# Alla breve

From Wikipedia, the free encyclopedia - View original article

Jump to: navigation, search
Not to be confused with Double-time.
Examples of time signatures for alla breve.
Examples of time signatures for common time.

In music, alla breve (Italian for: "at the breve"; also sometimes called cut time or cut common time) refers to a musical meter notated by the time signature symbol (a C with a line through it), which is the equivalent of 2/2.[1] Alla breve is a "simple-duple meter with a half-note pulse".[2] Common time, notated with the time signature symbol , is the equivalent of 4/4.[3]

## Modern usage

In contemporary usage alla breve suggests a fairly quick tempo. Thus, it is used frequently for military marches. From about 1600 to 1900 its usage with regard to tempo varied, so it cannot always be taken to mean a quick tempo.[3] The reason for the usage of "alla breve" is to allow the musician to read notes of short duration more cleanly with fewer beams.

## Historical usage

Prior to 1600 the term alla breve derives from the system of mensural or proportional notation (also called proportio dupla) in which note values (and their graphical shapes) were related by the ratio 2:1. In this context it means that the tactus or metrical pulse (now commonly referred to as the "beat") is switched from its normal place on the whole note (semibreve) to the double whole note (breve).[3]

Early music notation was developed by religious orders, which has resulted in some religious associations in notation. The most obvious is that music in triple time was called tempus perfectum, deriving its name from the Holy Trinity and represented by the "perfect" circle, which has no beginning or end.

Music in duple time was similarly called tempus imperfectum. Its symbol was the broken circle, " ", which is still used — although it has evolved to mean 4/4, or "common time", today. When cut through by a vertical line "" , it means 2/2 — "cut common", or alla breve. [4]

 Modern notation White notation (15th–16th cent.) Black notation (13th–15th cent.)

The use of the vertical line or stroke in a musical graphical symbol, as practiced in the Middle Ages and the Renaissance, and now referred to by the modern term of "cut time", did not always have the same meaning as alla breve. It sometimes had other functions, including non-mensural ones.[5]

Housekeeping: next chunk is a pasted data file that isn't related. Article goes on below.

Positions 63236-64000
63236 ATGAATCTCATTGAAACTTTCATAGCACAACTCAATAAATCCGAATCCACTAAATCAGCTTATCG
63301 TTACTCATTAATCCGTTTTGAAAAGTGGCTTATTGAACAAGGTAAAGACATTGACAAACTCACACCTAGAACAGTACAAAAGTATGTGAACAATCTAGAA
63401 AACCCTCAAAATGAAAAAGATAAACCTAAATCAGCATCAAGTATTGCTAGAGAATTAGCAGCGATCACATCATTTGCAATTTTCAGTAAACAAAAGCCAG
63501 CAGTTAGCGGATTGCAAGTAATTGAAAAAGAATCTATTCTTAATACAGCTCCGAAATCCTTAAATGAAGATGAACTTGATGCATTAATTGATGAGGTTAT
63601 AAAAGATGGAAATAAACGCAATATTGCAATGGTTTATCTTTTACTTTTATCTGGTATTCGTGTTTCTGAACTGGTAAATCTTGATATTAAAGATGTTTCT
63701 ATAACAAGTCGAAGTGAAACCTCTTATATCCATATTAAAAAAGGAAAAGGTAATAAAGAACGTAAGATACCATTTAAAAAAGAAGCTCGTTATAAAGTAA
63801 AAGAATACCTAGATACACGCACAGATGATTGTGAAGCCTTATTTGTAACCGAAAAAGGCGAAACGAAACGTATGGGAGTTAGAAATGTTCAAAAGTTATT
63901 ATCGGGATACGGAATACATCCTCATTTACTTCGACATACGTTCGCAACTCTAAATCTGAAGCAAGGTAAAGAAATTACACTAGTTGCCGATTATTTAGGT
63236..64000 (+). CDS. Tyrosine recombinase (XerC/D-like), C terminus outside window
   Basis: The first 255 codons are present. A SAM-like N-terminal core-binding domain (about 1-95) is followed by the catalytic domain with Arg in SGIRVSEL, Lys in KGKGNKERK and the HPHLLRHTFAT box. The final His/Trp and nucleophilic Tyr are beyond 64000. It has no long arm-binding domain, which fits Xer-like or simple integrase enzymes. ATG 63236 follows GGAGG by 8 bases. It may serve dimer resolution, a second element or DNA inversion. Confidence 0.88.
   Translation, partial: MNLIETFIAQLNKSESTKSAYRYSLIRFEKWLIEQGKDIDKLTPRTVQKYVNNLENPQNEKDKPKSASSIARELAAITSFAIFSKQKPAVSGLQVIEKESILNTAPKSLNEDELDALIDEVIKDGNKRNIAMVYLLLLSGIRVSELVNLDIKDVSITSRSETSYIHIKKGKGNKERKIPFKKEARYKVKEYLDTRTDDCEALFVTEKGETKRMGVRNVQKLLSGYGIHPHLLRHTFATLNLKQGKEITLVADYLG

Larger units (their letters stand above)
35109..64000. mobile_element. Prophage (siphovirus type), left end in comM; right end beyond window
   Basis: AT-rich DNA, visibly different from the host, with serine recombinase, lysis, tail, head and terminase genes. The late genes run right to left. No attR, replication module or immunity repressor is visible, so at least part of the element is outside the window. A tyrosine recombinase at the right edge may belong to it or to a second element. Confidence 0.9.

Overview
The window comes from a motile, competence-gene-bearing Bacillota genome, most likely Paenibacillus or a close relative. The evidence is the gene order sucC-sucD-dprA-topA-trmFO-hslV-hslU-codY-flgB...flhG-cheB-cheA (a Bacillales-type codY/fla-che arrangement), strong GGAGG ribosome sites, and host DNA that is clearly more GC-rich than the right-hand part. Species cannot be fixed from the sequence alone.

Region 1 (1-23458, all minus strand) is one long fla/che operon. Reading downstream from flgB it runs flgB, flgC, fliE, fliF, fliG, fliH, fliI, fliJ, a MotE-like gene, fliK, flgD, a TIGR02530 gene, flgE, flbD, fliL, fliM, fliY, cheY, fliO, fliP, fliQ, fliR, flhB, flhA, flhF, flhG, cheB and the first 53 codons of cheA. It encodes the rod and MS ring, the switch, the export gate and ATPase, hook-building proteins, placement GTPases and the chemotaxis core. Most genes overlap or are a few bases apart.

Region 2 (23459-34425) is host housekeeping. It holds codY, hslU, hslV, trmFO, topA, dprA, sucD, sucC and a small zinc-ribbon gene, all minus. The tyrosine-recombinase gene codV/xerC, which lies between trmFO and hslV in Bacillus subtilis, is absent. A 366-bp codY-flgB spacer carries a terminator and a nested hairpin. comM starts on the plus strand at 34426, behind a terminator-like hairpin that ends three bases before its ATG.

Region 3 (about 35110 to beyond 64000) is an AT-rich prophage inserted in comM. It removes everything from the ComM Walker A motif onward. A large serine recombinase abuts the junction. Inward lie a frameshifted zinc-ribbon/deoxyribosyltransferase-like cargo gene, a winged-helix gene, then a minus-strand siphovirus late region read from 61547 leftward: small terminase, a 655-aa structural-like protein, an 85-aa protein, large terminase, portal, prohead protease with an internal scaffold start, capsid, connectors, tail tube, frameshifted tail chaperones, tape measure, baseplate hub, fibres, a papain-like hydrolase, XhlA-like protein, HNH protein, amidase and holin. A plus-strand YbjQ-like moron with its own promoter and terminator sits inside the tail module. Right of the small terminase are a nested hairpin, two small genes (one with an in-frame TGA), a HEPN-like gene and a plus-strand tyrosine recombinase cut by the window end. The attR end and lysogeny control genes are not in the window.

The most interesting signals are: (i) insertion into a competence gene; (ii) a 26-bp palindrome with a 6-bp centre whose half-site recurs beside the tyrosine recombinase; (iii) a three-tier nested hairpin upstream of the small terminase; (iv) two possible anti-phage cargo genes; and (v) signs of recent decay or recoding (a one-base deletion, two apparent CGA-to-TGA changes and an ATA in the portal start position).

## Example

The following is an example with the same rhythm notated in 2/2 and in 4/4:

Rhythm in 2/2 followed by the same rhythm notated in 4/4. Note there are more eighth and sixteenth notes in the 4/4 version versus eighth and quarter notes in the 2/2 version, one of the reasons 2/2 is typically easier to read at faster tempos.[6]
 Audio of the exampleSorry, your browser either has JavaScript disabled or does not have any supported player. You can download the clip or download a player to play the clip in your browser.Rhythm in 2/2 followed by the same rhythm notated in 4/4. Problems playing this file? See media help.

## Notes

1. ^ Randel (2003), pp.33, 241.
2. ^ Duckworth, William (2009). A Creative Approach to Music Fundamentals, p.38. ISBN 0-495-57220-9.
3. ^ a b c Randel (2003), p.33
4. ^ Novello, John (1986). The Contemporary Keyboardist, p.37. ISBN 0-634-01091-3
5. ^ "Cut time" in Sadie (2001).
6. ^ Schonbrun , Marc (2005). The Everything Reading Music Book, p.56. ISBN 1-59337-324-4.

## Sources

• Randel, Don Michael (2003). Harvard dictionary of music, fourth edition. Cambridge, Massachusetts: The Belknap Press of Harvard University Press. ISBN 0-674-01163-5.
• Sadie, Stanley; John Tyrrell, eds. (2001). The New Grove Dictionary of Music and Musicians, 2nd edition. NewYork: Grove's Dictionaries. ISBN 1-56159-239-0.
• Novello, John (1986). The Contemporary Keyboardist, Hal Leonard Corporation, ISBN 0-634-01091-3.